Example 2 is the pattern from another obscure track, “Directly From My Heart,” recorded in April 1956 for the Peacock label with the Johnny Otis Band as backup. This 12-bar blues tune is a step back to the R&B side of the tracks, played with a medium-up 12/8 feel typical of many artists of the time—certainly not the forward-looking stuff he released six months earlier. (In two months’ time, Richard was back at Specialty recording his second #1 hit, “Rip It Up.”) “Directly From My Heart” did not fare well on the market, but it’s significant because it was re-worked into his famous tune “Lucille.” The vocal line is virtually identical, but the higher key, faster tempo, and now locked-in straight-eighth beat made “Lucille” Little Richard’s third (and final) #1 hit. Example 3 is the basic pattern of “Lucille,” and compared to Ex. 2, we see they share the dominant-7th arpeggio as their framework. But Ex. 2 is in G, making it upright-friendly to port the lick into a 12-bar blues form, as there are open strings available, and the range stays comfortably placed for the IV and V chords. Example 3 is in C, a key that gives you the option to go up or down for the final V–IV cadence. Fields chose the high road (Ex. 4), most likely because the notes wouldn’t project even if he could play it. Pumping out steady eighth-notes at 148 bpm on the upright bass is a physical challenge—especially on the type of setup the old cats played on—but braving the shift to the upper register and managing his way up to the high G produced a surprisingly punchy tone, particularly when doubled with a guitar. The bass is well captured on this session, making it easy to envision the stamina it took to cut that track. The song has been released many times, but the version appearing on the 1985 remastered compilation The Essential Little Richard [Specialty] is particularly bass heavy for your listening pleasure.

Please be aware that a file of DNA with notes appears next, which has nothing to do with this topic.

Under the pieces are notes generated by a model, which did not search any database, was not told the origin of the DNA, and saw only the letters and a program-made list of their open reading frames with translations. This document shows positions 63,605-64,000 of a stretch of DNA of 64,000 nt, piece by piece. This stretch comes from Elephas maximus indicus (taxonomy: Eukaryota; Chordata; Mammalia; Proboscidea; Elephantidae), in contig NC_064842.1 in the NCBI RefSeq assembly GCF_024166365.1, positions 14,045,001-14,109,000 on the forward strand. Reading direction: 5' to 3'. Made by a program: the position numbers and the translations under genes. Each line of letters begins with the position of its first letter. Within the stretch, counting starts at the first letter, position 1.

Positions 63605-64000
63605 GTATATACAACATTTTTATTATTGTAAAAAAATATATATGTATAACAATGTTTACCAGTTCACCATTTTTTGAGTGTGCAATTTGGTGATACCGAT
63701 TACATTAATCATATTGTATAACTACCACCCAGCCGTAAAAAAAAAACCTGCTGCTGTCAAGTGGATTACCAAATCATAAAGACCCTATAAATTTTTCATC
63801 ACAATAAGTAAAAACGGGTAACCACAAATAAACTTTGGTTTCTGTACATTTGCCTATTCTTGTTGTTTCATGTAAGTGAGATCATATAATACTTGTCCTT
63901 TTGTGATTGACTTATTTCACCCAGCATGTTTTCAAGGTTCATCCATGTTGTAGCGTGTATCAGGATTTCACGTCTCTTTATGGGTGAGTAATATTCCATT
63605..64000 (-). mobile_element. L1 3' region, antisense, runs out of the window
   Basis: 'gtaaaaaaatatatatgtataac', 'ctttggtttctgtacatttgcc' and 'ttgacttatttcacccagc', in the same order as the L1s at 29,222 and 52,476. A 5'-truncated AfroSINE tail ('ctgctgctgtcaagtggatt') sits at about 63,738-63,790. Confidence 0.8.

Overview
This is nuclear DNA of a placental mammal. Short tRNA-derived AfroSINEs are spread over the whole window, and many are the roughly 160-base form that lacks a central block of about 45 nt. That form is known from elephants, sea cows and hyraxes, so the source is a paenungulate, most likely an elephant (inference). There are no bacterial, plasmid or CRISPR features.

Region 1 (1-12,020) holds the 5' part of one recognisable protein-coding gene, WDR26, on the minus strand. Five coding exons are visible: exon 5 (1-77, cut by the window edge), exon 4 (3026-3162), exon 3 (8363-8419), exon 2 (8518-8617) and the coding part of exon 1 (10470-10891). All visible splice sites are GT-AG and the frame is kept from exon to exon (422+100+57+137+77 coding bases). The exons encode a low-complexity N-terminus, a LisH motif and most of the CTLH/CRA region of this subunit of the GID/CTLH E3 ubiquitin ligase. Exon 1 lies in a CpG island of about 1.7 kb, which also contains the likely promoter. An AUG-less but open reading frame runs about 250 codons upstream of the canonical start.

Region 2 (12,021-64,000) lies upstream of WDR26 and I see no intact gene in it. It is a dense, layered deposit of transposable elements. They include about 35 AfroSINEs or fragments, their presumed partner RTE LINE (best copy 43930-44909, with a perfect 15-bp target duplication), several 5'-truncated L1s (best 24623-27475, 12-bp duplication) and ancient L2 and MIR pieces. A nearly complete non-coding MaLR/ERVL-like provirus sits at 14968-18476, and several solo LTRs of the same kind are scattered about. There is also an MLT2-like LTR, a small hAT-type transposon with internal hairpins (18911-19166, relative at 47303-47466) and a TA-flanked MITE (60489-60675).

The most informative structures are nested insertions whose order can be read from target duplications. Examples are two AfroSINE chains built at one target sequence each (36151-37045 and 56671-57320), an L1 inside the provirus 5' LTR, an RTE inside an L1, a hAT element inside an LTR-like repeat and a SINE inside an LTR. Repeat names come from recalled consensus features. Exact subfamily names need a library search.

There are numerous clips of Little Richard performing with his band, the Upsetters, which featured bassist Olsie Robinson. Robinson is seen thumping away on a then-new Gibson EB-1 in music sequences in The Girl Can’t Help It and Don’t Knock the Rock, but he switched over to a Fender Precision for his appearance in Mister Rock and Roll. Robinson is credited as playing on several Little Richard tracks, such as “Keep a Knockin’,” “She’s Got It,” and “Ooh My Soul.” His approach to the highenergy beat was to lay it back into a two-feel with some added activity. In 1956, the electric bass was brand new, and engineers had not quite figured out how to record it well, so ironically, the electric bass on these tracks lacks the clarity and drive of Frank Fields’ upright.
Little Richard started out in the world of R&B, but his full-tilt, driving rhythm, and over-the-top persona were too powerful to be confined to “race music.” In one of the most conservative times in our history, this flamboyant, bisexual black man screamed and gyrated, all while beating the piano into submission. He scared the crap out of old people, but his music brought together teenagers of all ethnicities to dance and groove to a new beat; at its birth, rock & roll was a subversive force for positive social change. Little Richard may have ushered in rock, but he also set the stage for the arrival of funk and soul music—which means more R&B Gold to come!
Ed Friedland is currently touring with Grammy Award winners the Mavericks, and living outside of Nashville, Tennessee.